Before I get stoned, this doesn’t merely apply to One Direction. Why are they highlighted? Well they are easily the most popular boy-band / teen pop artist(s) not named Justin Bieber. Basically, the formula for the teen pop band is what makes the majority of them one dimensional. The format is so tried and true that in many respects, it hurts the artistry. We’ve come to expect extraordinarily good-looking girls/guys and corn-ball/schmaltzy songs slated somewhere between pop, R&B and rock. Sure, One Direction’s Take Me Home was a good album contextually considering its fan base, but other than teen girls, who’s really listing them as their favorite ‘artist’? Exactly.
Last year I wouldn’t have listed The Weeknd on this list, but Kiss Land had a hand in this change of heart. I enjoy listening to The Weeknd… on Trilogy. As for Kiss Land, he boxes himself into the same thing he did on his mixtapes only he does it much less satisfyingly. The voice is still incredible, but how many more times do you sing about weed consumption, being oversexed, so on and so forth? I’d say the same about The-Dream, whose IV Play was clumsy as albeit and lacked the fun of the artists previous efforts.
Isn’t this one obvious? This man goes dumber than fudge… replace ‘fudge’ with another word. I’m not gonna lie, I own both of his albums and was even onboard during his “Duffle Bag Boy” days when he was Tity Boi in Playaz Circle, but that doesn’t mean I don’t consider him ‘one dimensional’. That said, can anyone really imagine ole boy being truly serious? Nope, didn’t think so.
- Playlist: September 2013 Jams To Lead Into October (brentmusicreviews.com)
It’s hard enough to make a blockbuster album the first time. What’s even more arduous is following up a blockbuster and trying to achieve a similar level of commercial and critical success. Something that artists have done that surprises me personally is to opt for their follow-up album to be a ‘sequel’. I mean why take that considerable amount of pressure to live up to the original? As we all know in films, sequels tend to suck compared to the original. While the effects aren’t always as drastic for the sequel album, sometimes they are.
Many musical sequels have graced us including numerous in recent times. Some of them are strong enough, such as Lupe Fiasco’s Food & Liquor II or even Jay-Z’s Blueprint 3 which may not have superseded the original, but did yield one Jay-Z’s most memorable hits, “Empire State of Mind”. Still, other sequels are purely wack as f… I’ve chosen three that I personally don’t quite match the glory of the original. One of these three in particularly isn’t too shabby of an album, but its still an ugly stepsister to a much better juggernaut.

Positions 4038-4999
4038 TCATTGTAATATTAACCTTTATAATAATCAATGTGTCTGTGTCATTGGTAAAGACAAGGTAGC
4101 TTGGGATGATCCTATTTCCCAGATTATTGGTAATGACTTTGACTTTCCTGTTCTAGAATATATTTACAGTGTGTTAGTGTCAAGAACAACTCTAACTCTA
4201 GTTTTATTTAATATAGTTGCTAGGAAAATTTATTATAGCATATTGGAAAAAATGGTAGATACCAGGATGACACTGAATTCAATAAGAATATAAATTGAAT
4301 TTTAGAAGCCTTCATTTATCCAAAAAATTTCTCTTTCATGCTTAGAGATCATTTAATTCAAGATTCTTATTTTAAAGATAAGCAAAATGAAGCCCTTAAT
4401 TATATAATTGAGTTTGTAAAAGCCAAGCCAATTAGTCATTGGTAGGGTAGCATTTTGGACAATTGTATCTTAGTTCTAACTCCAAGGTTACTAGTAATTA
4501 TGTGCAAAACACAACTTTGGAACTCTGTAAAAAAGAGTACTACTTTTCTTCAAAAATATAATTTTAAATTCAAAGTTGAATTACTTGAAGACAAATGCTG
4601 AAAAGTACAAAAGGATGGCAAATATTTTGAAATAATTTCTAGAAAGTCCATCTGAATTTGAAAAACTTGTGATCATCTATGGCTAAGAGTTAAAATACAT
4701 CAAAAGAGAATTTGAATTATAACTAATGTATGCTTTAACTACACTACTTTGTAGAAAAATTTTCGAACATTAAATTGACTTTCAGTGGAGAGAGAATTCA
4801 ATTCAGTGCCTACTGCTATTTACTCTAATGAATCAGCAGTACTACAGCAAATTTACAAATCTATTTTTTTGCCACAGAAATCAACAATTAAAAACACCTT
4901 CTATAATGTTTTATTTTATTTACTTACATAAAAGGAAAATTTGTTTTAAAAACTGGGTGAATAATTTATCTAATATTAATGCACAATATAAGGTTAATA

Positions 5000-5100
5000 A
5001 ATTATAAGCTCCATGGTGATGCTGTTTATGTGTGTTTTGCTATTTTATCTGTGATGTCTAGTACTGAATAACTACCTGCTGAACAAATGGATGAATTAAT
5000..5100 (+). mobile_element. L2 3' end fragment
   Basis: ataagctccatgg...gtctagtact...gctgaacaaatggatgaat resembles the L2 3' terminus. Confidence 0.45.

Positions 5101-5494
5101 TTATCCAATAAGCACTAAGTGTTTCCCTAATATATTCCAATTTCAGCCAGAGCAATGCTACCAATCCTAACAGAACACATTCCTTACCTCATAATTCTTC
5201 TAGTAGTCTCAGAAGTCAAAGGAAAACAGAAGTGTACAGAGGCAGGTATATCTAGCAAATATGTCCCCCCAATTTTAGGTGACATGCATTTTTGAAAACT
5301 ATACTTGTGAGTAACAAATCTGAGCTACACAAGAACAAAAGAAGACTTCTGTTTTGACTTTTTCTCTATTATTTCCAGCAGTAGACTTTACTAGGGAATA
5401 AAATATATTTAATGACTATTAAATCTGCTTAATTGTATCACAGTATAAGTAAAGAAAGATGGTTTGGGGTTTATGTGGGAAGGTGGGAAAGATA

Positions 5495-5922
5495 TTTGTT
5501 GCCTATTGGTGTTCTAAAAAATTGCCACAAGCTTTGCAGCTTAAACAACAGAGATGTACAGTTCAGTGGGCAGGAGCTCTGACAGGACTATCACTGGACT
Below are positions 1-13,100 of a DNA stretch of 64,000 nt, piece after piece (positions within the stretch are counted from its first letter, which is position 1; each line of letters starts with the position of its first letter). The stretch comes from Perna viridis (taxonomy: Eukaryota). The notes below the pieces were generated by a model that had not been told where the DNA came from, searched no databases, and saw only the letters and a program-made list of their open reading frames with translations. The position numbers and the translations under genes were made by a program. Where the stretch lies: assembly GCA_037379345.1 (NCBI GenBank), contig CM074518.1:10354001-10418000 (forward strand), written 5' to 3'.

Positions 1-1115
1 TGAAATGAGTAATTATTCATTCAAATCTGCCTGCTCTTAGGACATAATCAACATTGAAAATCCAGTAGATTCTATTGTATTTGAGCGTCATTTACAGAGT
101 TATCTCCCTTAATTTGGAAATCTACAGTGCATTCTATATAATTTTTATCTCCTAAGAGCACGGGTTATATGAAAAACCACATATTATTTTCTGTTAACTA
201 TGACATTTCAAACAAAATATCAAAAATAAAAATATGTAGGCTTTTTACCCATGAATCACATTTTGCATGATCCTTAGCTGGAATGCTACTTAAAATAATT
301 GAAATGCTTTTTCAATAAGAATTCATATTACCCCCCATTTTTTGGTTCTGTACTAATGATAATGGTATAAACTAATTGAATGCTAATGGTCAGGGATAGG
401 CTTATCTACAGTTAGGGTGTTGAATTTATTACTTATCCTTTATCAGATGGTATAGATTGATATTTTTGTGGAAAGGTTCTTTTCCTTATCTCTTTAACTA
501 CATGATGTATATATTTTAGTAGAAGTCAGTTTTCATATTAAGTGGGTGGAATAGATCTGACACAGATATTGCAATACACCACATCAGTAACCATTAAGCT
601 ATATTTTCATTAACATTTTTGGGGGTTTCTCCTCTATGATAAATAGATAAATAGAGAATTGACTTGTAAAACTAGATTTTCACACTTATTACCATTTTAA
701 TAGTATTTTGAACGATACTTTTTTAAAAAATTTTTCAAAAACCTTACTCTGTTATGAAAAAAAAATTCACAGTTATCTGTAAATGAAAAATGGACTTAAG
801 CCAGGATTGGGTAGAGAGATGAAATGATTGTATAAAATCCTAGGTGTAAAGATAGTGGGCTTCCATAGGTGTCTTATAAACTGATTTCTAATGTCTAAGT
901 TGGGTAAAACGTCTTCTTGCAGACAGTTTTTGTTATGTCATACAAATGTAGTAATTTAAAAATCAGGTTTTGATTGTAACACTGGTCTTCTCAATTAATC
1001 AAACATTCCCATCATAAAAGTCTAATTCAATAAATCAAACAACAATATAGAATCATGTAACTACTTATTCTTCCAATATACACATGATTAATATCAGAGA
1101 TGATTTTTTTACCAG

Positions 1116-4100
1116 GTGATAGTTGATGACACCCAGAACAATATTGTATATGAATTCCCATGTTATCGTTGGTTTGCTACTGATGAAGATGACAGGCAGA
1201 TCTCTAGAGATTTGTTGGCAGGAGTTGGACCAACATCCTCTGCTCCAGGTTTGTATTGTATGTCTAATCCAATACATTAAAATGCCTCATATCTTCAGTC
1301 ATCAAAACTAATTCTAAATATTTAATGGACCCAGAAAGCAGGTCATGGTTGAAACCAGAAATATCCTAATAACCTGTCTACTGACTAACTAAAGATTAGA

The 20/20 Experience 2 of 2
Sequel to The 20/20 Experience (2013)
One could argue that Timberlake’s second album of 2013 is much more experimental and surprising than the first. When I first sat down to listen to the opener “Gimme What I Don’t Know (I Want)”, I was quite surprised and not necessarily positively. From my perspective, ultimately, I find The 20/20 Experience 2 of 2 to lack cohesion, be overproduced, and trend a tad bit too left of center compared to its older sibling. It has it’s moments, perhaps most notably moderate hit “Take Back The Night”, but it also leaves you wanting more.
Mary J. Blige
My Life II: The Journey Continues, Act I
Sequel to My Life (1994)
Honestly y’all, this one sort of hurts me, but I believe my rationale is sound… Following up a 90s R&B classic is a tall task; it ain’t no joke! If any diva was up to successfully accomplishing this, it would be the queen of hip-hop soul, Mary J. Blige. Her sequel to My Life (My Life II: The Journey Continues, Act I) oddly arrived 17 years after the original to less triumphant results. It was by no means a bad album, but following the heels of not only one of Blige’s most important albums as well as her recent resurgence (The Breakthrough (2005)), My Life II:The Journey Continues, Act I just doesn’t stack up against Mary’s best, whether she wants love “25/8” or not. I mean she sounds awesome, but the material is not among her best.
I Am Not A Human Being II
Sequel to I Am Not A Human Being (2010)
When Lil Wayne finally admitted and apologized to what we fans already knew in regards to a “lackluster” 2013, it seemed pretty ‘tired’, much like the sequel to I Am Not A Human Being was. For starters, Weezy’s first album was by no means the ‘cream of the crop’ of his discography, but it did have some bright spots including “Right Above It“. Personally, I like “Right Above It” because he made an awesome reference to my favorite college basketball team, the Kentucky Wildcats (had to throw that out there). As for his second installment, Tunechi’s reliance on all things oversexed is a major turn off. I can’t speak for his female fans’ opinion, but I’d certainly object to the MC’s misogynistic approach here. “Love Me” gets a pass barely, but otherwise, Weezy sounds like he’s just going through the motions. Whether “Sex Never Felt Better” or not (shout out TGT), perhaps toning it down and providing some thoughtful rhymes would’ve worked out much better for you Weezy.